The Maths History feed on Twitter mentioned that the 21st of August was the birthday of Augustin-Louis Cauchy, who lived from 1789 to 1857. His is one of those names you get to know very well when you’re a mathematics major, since he published 789 papers in his life, and did very well at publishing important papers, ones that established concepts people would actually use.

He’s got an intriguing biography, as he lived (mostly) in France during the time of the Revolution, the Directorate, Napoleon, the Bourbon Restoration, the July Monarchy, the Revolutions of 1848, the Second Republic, and the Second Empire, and had a career which got inextricably tangled with the political upheavals of the era. I note that, according to the MacTutor biography linked to earlier this paragraph, he followed the deposed King Charles X to Prague in order to tutor his grandson, but might not have had the right temperament for it: at least once he got annoyed at the grandson’s confusion and screamed and yelled, with the Queen, Marie Thérèse, sometimes telling him, “too loud, not so loud”. But we’ve all had students that frustrate us.

Cauchy’s name appears on many theorems and principles and definitions of interesting things — I just checked Mathworld and his name returned 124 different items — though I’ll admit I’m stumped how to describe what the Cauchy-Frobenius Lemma is without scaring readers off. So let me talk about something simpler.

Suppose you have a sequence, which is just an ordered list of numbers: the first number is, say, 1; the second number, say, 1/2, the third number, say, 1/4, and so on. A sequence might converge, which means roughly what you’d think it means from the ordinary meaning of the word, that the sequence eventually settles so close to some fixed number that you can’t see the difference after some point. Or it might not converge; for example, the sequence 1, 2, 4, 8, 16, et cetera clearly isn’t settling to anything. So too does the sequence 1, -1, 1, -1, 1, -1, and so on, not converge, even though it sticks very close to the numbers +1 and -1.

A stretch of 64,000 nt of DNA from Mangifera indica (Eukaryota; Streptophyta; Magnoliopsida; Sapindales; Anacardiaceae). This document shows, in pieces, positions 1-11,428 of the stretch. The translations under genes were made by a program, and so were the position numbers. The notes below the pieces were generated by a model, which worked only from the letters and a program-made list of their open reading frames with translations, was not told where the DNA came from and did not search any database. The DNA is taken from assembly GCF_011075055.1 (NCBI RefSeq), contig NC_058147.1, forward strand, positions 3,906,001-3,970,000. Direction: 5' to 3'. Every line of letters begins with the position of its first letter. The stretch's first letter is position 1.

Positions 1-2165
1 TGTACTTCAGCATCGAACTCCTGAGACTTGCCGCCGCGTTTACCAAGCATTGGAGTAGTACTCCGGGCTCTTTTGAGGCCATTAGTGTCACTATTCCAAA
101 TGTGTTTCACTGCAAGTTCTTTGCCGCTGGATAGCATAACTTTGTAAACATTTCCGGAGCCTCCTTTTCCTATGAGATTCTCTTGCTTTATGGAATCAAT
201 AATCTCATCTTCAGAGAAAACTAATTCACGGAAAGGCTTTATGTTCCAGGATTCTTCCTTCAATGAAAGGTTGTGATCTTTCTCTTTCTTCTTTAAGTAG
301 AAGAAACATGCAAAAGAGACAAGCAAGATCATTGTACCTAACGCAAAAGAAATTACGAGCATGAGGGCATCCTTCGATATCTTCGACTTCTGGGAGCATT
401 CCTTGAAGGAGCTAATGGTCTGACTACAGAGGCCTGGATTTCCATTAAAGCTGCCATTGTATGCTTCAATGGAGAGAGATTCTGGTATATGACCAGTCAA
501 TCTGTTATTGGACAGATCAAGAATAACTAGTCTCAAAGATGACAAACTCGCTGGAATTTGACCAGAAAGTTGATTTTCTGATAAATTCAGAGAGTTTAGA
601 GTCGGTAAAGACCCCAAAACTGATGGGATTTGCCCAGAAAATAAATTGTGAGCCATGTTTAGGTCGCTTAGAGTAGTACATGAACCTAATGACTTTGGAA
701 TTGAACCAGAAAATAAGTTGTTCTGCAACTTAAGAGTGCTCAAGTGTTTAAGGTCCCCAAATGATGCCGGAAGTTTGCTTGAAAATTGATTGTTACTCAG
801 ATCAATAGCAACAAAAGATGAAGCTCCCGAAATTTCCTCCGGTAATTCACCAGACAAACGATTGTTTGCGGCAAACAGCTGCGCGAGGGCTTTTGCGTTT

A sequence is called a Cauchy Sequence if, as you look at the M-th and the N-th terms as M and N get incredibly large, the difference between the M-th and the N-th terms gets arbitrarily close to zero. For example, consider the sequence 1, 1/2, 1/3, 1/4, and so on. The M-th term is 1/M, and the N-th term is 1/N. The difference between them is 1/M – 1/N, which is going to be incredibly tiny if M and N are very large at all. (Try M of 1,000, and N of 10,000; then try M of 1,000,000 and N of 10,000,000, if you want to convince yourself, although not your thesis committee. This tryout is just a sanity check.)

From that start — that this is a sequence where, eventually, the difference between any pair of entries gets arbitrarily close to zero — it would seem like a Cauchy sequence has to converge. And here’s a neat, counter-intuitive point: if the terms in the sequence are real numbers, then, yes, the Cauchy sequence has to converge to some real number. But if the terms in the sequence are rational numbers, then you’re not guaranteed that the sequence will converge to a rational number.

They will converge to some irrational number instead, but if you want to keep all your work in the rationals — and you might want to — then you’re left, sometimes, with a sequence that’s clearly converging to something but it’s just outside what you’re working with. If you spend a little time you can probably think of one, even if you haven’t got any mathematical training at all. Just think of the conditions: every term in the sequence has to be a rational number (if you write it out in decimals, it either ends or starts repeating itself), and eventually all the terms have to get so close together the differences between any pair are infinitesimally small, but the terms themselves get arbitrarily close to something that isn’t a rational number.

Cauchy was a very interesting man. Here are some scoops of information I have heard about him, some maybe incorrect or only partially.